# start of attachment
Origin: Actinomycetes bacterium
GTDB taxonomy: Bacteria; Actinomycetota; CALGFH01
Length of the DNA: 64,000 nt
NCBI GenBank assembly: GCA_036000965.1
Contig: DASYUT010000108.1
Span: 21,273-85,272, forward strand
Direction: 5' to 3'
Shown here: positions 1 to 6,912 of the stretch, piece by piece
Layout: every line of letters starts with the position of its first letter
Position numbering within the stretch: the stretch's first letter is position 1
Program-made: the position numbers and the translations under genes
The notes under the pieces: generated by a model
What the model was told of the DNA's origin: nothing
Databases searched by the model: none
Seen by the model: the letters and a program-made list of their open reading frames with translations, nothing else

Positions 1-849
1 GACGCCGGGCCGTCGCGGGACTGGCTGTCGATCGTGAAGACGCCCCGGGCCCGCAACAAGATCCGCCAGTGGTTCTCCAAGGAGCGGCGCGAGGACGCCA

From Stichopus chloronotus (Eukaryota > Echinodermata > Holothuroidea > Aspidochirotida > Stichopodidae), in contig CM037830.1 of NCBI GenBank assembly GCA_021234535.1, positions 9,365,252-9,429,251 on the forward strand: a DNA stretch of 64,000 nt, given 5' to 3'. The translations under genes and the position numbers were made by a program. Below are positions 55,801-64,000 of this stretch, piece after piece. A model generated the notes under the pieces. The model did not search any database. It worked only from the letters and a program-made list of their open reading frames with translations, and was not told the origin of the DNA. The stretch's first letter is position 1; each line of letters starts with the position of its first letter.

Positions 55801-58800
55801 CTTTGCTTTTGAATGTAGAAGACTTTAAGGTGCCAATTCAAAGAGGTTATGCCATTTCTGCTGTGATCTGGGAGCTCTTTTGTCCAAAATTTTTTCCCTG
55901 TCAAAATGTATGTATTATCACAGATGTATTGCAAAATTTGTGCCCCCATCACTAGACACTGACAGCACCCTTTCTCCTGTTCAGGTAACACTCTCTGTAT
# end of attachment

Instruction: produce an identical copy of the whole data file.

Origin: Actinomycetes bacterium
GTDB taxonomy: Bacteria; Actinomycetota; CALGFH01
Length of the DNA: 64,000 nt
NCBI GenBank assembly: GCA_036000965.1
Contig: DASYUT010000108.1
Span: 21,273-85,272, forward strand
Direction: 5' to 3'
Shown here: positions 1 to 6,912 of the stretch, piece by piece
Layout: every line of letters starts with the position of its first letter
Position numbering within the stretch: the stretch's first letter is position 1
Program-made: the position numbers and the translations under genes
The notes under the pieces: generated by a model
What the model was told of the DNA's origin: nothing
Databases searched by the model: none
Seen by the model: the letters and a program-made list of their open reading frames with translations, nothing else

Positions 1-849
1 GACGCCGGGCCGTCGCGGGACTGGCTGTCGATCGTGAAGACGCCCCGGGCCCGCAACAAGATCCGCCAGTGGTTCTCCAAGGAGCGGCGCGAGGACGCCA

From Stichopus chloronotus (Eukaryota > Echinodermata > Holothuroidea > Aspidochirotida > Stichopodidae), in contig CM037830.1 of NCBI GenBank assembly GCA_021234535.1, positions 9,365,252-9,429,251 on the forward strand: a DNA stretch of 64,000 nt, given 5' to 3'. The translations under genes and the position numbers were made by a program. Below are positions 55,801-64,000 of this stretch, piece after piece. A model generated the notes under the pieces. The model did not search any database. It worked only from the letters and a program-made list of their open reading frames with translations, and was not told the origin of the DNA. The stretch's first letter is position 1; each line of letters starts with the position of its first letter.

Positions 55801-58800
55801 CTTTGCTTTTGAATGTAGAAGACTTTAAGGTGCCAATTCAAAGAGGTTATGCCATTTCTGCTGTGATCTGGGAGCTCTTTTGTCCAAAATTTTTTCCCTG
55901 TCAAAATGTATGTATTATCACAGATGTATTGCAAAATTTGTGCCCCCATCACTAGACACTGACAGCACCCTTTCTCCTGTTCAGGTAACACTCTCTGTAT